Someone had to call his family and the task fell to me. ‘I am sorry to tell you your father just passed away’, I advised the daughter, with a tremor in my voice. ‘We were expecting it, thank you for doing your best.’ ‘But that’s it, I didn’t do my best’, I wanted to shout, but burdened by her generosity and feeling terrible about the death, I didn’t say anything else. There were no curly questions, in fact, no questions at all. I filled out the death certificate and forgot about the case.

But the fact that I am writing about it some fifteen years later shows that in fact, the event has never really left my mind. And this is why. The poor man may well have harboured a ruptured aortic aneurysm in which case his death was a foregone conclusion. I could scarcely have changed that outcome but what was in my capacity was to read his expression and manage his discomfort. In retrospect, he had looked pale and discomfited, but because he was unable to articulate his symptoms, I didn’t have the patience to read any more into his expression. As a newly minted intern, I thought I had the right to expect a clear history and a meaningful examination from a patient in order to reach a diagnosis and provide treatment. And I thought that if the patient couldn’t keep up his side of the bargain, I was justified in not trying harder either. With the benefit of maturity and experience I realize that I missed the opportunity to respond to many non-verbal cues that day. I also wish that I had had the courage to speak openly to the family and tell them that I might have missed a diagnosis. The fact that they didn’t ask was a godsend at the time but now seems like a poor excuse to have avoided a more honest disclosure. I imagine that they still talk about their father’s death as a mystery – ‘He went to hospital and just died.’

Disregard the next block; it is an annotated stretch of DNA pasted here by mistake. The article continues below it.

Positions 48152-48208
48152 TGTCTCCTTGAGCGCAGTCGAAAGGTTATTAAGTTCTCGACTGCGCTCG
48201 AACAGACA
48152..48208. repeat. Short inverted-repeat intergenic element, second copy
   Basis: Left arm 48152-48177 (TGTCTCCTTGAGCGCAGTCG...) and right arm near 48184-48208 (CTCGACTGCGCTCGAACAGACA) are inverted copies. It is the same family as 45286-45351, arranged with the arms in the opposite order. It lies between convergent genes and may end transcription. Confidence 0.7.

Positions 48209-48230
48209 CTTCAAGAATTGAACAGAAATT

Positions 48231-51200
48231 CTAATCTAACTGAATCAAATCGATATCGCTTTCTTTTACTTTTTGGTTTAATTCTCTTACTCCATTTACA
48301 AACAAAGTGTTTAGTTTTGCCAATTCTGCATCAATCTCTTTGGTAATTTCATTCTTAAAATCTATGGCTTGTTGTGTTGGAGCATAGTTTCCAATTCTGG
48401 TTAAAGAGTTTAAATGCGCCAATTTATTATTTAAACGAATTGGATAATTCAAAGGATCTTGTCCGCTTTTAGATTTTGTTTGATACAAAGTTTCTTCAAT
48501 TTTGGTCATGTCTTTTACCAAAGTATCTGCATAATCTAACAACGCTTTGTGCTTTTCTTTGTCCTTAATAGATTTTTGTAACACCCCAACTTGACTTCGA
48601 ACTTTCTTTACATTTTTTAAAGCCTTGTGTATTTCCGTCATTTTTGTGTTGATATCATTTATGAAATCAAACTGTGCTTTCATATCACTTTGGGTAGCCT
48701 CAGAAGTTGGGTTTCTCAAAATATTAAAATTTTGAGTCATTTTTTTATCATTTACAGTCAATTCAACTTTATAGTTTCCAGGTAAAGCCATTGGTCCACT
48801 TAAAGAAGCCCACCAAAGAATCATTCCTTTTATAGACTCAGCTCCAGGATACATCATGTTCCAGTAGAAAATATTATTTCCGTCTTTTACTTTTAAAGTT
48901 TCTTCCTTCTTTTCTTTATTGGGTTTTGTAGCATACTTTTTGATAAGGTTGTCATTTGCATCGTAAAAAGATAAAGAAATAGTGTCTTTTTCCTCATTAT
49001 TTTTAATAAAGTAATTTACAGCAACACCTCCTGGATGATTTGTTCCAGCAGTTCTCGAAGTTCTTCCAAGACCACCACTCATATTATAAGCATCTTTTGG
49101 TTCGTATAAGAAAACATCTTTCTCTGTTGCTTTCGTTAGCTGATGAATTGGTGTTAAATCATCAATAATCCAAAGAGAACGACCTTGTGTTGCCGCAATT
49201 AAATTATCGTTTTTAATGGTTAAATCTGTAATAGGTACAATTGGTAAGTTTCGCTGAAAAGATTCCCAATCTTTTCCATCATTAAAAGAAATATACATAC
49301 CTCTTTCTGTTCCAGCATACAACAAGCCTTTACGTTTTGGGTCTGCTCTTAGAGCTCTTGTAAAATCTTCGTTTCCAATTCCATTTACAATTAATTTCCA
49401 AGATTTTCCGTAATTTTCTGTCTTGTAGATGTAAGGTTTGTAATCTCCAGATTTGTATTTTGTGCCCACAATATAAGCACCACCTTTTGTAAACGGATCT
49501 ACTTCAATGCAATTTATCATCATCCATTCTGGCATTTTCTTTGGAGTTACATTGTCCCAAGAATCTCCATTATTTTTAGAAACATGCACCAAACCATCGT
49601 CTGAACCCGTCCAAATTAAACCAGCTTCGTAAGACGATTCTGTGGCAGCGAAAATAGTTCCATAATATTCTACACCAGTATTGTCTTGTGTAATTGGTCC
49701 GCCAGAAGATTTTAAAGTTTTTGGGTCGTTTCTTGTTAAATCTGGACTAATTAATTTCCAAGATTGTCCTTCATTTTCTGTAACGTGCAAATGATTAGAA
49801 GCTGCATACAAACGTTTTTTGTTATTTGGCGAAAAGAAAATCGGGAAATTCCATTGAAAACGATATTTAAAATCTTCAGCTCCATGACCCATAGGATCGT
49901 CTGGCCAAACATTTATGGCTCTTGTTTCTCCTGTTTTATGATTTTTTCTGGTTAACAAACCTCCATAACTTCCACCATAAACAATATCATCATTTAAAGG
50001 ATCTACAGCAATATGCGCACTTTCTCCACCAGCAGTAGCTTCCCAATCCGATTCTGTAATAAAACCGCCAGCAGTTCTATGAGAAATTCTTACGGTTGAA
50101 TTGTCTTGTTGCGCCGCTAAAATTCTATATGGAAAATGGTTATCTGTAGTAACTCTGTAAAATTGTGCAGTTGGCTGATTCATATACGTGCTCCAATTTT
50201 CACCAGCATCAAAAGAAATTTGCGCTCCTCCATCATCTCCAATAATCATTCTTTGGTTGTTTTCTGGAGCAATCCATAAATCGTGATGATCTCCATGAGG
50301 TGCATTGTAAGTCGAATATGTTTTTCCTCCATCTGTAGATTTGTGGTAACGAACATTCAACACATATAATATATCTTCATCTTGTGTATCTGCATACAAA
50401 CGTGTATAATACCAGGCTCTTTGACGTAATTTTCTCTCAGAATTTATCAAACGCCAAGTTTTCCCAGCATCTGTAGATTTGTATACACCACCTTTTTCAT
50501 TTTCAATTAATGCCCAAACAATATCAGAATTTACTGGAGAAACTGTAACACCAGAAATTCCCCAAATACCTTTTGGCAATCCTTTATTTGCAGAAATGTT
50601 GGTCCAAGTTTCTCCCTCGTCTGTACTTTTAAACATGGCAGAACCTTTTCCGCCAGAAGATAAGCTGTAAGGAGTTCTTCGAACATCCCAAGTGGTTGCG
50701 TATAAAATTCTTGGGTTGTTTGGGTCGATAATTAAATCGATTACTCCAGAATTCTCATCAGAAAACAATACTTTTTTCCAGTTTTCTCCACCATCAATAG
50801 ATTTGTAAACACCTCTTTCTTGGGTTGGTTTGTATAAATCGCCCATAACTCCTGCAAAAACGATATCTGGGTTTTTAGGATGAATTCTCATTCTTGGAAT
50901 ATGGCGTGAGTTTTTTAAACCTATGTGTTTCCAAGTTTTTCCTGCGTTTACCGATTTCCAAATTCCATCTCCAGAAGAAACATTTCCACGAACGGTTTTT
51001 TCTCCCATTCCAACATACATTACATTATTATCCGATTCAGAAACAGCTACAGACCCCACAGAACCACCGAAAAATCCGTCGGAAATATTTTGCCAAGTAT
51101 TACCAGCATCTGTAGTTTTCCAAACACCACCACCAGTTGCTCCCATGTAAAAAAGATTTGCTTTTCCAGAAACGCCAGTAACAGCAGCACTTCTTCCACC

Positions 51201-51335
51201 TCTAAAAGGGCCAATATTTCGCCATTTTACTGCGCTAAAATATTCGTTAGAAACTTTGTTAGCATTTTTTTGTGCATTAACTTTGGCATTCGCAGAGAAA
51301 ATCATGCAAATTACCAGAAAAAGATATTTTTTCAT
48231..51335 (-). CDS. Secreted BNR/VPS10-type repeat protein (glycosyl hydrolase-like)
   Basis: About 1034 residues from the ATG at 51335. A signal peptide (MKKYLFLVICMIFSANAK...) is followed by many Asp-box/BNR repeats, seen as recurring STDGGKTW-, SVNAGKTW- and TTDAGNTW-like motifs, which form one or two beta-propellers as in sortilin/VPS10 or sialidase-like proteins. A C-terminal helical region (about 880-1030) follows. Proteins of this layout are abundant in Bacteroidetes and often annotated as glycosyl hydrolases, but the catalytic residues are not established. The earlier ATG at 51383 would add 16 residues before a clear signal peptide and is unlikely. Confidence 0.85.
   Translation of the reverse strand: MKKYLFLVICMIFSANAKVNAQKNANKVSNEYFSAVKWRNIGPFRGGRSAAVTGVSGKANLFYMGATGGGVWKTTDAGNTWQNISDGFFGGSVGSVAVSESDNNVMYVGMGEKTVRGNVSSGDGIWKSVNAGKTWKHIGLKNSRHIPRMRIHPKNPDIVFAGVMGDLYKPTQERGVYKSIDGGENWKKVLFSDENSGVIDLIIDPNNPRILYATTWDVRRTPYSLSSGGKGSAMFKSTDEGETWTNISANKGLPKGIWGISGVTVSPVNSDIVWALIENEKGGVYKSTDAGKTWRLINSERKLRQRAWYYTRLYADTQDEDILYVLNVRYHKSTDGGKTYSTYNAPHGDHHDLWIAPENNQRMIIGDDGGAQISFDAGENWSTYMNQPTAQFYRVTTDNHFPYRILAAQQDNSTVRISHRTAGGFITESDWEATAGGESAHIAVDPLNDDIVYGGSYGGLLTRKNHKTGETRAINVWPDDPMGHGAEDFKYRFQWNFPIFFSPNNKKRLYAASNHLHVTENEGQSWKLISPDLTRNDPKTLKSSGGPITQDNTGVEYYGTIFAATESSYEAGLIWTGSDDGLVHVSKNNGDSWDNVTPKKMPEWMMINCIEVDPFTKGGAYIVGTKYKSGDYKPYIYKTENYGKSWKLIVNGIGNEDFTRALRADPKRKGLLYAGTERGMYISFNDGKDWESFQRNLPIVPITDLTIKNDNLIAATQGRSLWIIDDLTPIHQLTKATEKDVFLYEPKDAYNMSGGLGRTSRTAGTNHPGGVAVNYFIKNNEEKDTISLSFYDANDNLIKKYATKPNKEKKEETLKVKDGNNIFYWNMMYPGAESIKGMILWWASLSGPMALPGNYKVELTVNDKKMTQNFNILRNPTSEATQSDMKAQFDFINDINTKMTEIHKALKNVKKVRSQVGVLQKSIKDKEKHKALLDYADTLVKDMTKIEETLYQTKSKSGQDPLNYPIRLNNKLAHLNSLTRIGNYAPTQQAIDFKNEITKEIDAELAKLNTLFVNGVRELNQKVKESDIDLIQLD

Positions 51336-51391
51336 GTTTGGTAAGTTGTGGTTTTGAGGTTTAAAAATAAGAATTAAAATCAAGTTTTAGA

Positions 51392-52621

But by far, the patient whose memory still pains me was a relatively young man in his fifties whom I was called to see one weekend on the surgical ward. The charge nurse reported he was bleeding and needed my attention. Imagining from her tone that he was having a nose bleed or some sort of a ‘correctable’ bleed, I attended the scene. He was in a single room directly opposite the nurses’ station. The curtains were open so that passers-by could see through the window. The man sat in a chair by the window holding his abdomen. ‘Hi, I am the intern’, I greeted him. ‘I hear you are bleeding.’

‘Yes’, he replied, without any obvious emotion.

Looking around, I saw no blood, so I was forced to ask, ‘Where are you bleeding from?’

It was only then that I noticed his hands folded across his abdomen. He lifted the thin gown to reveal a blood-soaked bandage. As he took away his hands, it took all my self control to not jump back in shock. The patient had a gaping hole in his abdomen through which bowel loops were pushing out, some of which were steadily oozing blood. The bandage was soaking wet.

‘What happened?’ I asked, concerned that this was a problem well beyond my expertise.